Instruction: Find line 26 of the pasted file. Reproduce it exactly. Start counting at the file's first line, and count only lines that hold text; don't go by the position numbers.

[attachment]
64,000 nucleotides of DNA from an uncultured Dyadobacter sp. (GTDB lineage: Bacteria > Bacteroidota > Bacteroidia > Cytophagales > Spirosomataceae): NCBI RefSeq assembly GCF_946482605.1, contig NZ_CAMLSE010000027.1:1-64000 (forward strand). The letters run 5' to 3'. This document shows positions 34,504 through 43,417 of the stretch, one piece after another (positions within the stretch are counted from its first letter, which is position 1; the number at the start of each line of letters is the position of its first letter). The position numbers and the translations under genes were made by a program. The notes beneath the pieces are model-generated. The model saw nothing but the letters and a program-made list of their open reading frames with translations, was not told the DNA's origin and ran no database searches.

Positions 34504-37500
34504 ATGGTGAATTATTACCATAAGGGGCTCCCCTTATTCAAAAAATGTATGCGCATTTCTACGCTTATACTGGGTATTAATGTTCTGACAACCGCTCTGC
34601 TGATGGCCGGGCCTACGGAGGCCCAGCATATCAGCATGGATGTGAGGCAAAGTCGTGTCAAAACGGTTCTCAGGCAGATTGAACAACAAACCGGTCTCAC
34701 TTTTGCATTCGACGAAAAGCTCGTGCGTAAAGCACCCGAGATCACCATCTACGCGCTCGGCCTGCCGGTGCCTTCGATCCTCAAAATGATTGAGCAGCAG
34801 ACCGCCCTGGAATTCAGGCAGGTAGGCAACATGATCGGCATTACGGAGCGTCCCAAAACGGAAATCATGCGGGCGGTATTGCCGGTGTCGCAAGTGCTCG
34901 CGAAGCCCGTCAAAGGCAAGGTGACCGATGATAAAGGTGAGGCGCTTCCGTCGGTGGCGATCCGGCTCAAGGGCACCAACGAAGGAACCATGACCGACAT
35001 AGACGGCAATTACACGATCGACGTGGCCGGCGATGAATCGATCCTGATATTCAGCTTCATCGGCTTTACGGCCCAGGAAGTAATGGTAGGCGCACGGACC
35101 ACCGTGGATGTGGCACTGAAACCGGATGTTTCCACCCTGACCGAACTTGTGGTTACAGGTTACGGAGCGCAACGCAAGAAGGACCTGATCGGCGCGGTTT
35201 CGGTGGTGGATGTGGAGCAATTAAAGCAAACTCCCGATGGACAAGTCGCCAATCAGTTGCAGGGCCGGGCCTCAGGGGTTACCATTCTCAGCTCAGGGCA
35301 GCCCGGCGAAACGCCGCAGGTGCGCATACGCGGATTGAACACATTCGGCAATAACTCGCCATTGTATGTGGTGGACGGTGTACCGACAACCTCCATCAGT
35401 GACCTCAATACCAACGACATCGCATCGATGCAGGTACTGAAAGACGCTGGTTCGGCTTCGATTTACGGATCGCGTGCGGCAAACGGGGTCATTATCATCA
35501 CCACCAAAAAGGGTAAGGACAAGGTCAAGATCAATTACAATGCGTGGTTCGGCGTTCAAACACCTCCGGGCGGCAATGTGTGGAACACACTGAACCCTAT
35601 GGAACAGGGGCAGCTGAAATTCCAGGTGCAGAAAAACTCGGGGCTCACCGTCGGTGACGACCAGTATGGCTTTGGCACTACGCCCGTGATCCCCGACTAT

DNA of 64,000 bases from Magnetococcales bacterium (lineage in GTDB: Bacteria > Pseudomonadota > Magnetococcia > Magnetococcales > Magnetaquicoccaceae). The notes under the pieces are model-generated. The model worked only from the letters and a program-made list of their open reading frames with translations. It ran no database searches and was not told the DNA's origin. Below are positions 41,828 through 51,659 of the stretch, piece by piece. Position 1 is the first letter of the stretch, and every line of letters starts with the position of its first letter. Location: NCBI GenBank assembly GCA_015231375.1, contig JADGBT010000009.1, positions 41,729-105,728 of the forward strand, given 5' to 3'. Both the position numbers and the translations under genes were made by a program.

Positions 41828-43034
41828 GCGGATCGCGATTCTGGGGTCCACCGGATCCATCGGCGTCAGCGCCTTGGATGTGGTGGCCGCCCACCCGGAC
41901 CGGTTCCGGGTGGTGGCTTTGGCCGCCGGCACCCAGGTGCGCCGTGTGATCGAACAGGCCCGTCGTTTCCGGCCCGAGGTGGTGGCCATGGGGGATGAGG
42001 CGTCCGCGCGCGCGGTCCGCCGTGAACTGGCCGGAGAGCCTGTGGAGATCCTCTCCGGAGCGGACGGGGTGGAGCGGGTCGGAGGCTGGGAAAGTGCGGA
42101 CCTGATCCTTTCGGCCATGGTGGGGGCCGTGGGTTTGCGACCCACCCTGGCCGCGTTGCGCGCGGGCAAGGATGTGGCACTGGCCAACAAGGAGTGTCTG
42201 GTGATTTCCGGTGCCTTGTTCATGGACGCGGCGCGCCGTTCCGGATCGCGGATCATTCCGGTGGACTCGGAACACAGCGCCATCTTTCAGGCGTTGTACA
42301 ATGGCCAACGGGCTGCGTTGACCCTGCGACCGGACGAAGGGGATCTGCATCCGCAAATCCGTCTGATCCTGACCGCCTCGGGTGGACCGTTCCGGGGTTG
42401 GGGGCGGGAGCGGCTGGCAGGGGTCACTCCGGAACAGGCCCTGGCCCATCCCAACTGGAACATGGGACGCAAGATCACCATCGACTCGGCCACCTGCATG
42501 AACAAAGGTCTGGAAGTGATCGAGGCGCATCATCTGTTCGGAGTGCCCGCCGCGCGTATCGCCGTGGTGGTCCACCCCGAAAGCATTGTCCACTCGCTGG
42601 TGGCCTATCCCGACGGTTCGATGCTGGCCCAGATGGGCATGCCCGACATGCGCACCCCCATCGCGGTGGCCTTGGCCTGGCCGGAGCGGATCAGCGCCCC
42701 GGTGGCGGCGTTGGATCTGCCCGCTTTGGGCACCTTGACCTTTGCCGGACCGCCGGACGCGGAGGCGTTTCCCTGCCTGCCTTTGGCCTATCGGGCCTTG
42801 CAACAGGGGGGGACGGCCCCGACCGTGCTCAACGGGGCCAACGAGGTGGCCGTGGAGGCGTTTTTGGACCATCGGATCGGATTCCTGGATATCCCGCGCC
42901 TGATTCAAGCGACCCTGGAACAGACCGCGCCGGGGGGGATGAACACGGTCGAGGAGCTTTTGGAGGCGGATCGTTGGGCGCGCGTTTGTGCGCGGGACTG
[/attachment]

42701 GGTGGCGGCGTTGGATCTGCCCGCTTTGGGCACCTTGACCTTTGCCGGACCGCCGGACGCGGAGGCGTTTCCCTGCCTGCCTTTGGCCTATCGGGCCTTG